The Siege of Derry
by David Catt

The following document is a small booklet called “The Siege of Derry”. The story of the Siege has been told many times, but this particular version was written by David Catt, sometime Most Worshipful Grand Master of the Loyal Orange Institution of England.

David Catt was born in 1860 in Warbleton in the County of Sussex. He joined the Orange Order while in his mid-twenties, but he was also Secretary of the Calvinistic Protestant Union, who circulated a vast number of Bibles, Scripture texts and tracts, and he founded the Bible Study League and was Editor of the quarterly magazine “Bible School”. A tireless Orangeman, Brother Catt was said to have founded twenty-three lodges, and also the North East London District No 86 and Sussex District No 88. For some years he was a member of LOL 723, which met at the YMCA in Mare Street, Hackney, and he lived at nearby 32 Clapton Square.

Brother Catt had a son, also called David, who was a minister in the Reformed Episcopal Church and also, like his father, a Freemason. Rev David Catt was a rising star in the Orange Order, but died unexpectedly in 1918 at the early age of thirty-three years of age. Perhaps he was a victim of the Influenza Pandemic. His death must have been a great blow to his father. Subsequently, lodges were named after him.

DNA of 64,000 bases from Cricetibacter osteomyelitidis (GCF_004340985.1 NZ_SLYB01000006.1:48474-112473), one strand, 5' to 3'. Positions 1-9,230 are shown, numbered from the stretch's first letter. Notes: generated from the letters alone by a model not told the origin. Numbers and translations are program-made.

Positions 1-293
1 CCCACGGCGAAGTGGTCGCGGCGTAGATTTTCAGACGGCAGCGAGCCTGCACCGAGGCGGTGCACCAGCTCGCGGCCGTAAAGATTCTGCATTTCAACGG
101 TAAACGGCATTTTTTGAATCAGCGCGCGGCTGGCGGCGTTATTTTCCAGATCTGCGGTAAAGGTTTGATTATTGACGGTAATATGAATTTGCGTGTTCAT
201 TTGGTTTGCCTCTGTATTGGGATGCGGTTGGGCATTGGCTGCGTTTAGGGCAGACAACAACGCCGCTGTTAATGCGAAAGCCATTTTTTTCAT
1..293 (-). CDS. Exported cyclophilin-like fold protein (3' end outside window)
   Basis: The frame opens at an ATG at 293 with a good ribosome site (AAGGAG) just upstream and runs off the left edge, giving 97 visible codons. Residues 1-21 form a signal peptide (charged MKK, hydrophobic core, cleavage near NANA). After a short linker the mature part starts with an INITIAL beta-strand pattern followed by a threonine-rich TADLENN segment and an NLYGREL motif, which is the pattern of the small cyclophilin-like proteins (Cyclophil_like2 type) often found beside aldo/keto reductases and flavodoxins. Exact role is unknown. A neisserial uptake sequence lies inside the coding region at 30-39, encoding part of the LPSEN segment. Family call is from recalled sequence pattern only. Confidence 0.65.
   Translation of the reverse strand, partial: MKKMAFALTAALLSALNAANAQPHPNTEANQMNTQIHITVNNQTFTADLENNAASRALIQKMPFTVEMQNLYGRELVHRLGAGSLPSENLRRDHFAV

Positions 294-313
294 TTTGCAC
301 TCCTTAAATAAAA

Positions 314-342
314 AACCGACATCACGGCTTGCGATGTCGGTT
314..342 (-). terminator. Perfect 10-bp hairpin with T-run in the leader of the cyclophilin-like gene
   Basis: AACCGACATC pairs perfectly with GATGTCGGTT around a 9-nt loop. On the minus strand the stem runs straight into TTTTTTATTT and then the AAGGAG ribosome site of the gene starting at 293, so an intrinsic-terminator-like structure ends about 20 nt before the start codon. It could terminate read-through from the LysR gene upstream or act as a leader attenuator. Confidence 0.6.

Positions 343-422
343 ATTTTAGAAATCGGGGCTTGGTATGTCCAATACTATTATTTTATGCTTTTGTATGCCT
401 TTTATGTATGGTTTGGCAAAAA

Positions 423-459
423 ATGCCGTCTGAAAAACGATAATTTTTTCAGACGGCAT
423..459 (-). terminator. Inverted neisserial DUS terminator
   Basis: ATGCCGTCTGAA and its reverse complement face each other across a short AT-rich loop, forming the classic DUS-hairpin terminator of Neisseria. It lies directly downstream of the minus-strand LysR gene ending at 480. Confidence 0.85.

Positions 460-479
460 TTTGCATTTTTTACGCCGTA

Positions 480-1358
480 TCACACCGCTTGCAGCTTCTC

Brother Catt founded “Exeter Hall” LOL 407 and served as Worshipful Master for many years. The lodge was part of Westminster District No 84 and met for many years at 14 Buckingham Street, WC2, just off The Strand. At the Grand Lodge in 1920 he presented Grand Lodge with a Bible in memory of the brethren who had fallen in the recent Great War. By that time he had moved, but only as far as 21 Clapton Square. Brother Catt travelled all over the British Isles in support of the Orange Order. He wrote many books on Protestant issues and also published the work of others. He gave “lantern lectures”, which would have been an early form of illustrated talks.

In 1924 he was elected Right Worshipful Deputy Grand Master and, in that capacity, chaired the meeting of Grand Lodge in 1929 when the Grand Master was absent. He also became a Fellow of the Royal Geographical Society. Brother Catt had earned this by reason of his having travelled extensively abroad, including in the Middle East. From his experiences he would give talks on his travels, describing what he had seen, and dressed as an Arab.

In 1932 he was elected to the position of Most Worshipful Grand Master. By this time he had become a member of Friends of Ulster LOL 1688, which had been set up with the express purpose of attracting into membership members of the Lords and Commons. Brother Catt continued to serve as MWGM into the period of the Second World War. When Grand Lodge could not meet during these years a “Standing Committee” met at Brother Catt’s home, still 21 Clapton Square. On 25th March 1941 his wife died, after fifty-six years of marriage. David Catt himself died on 16th March 1944.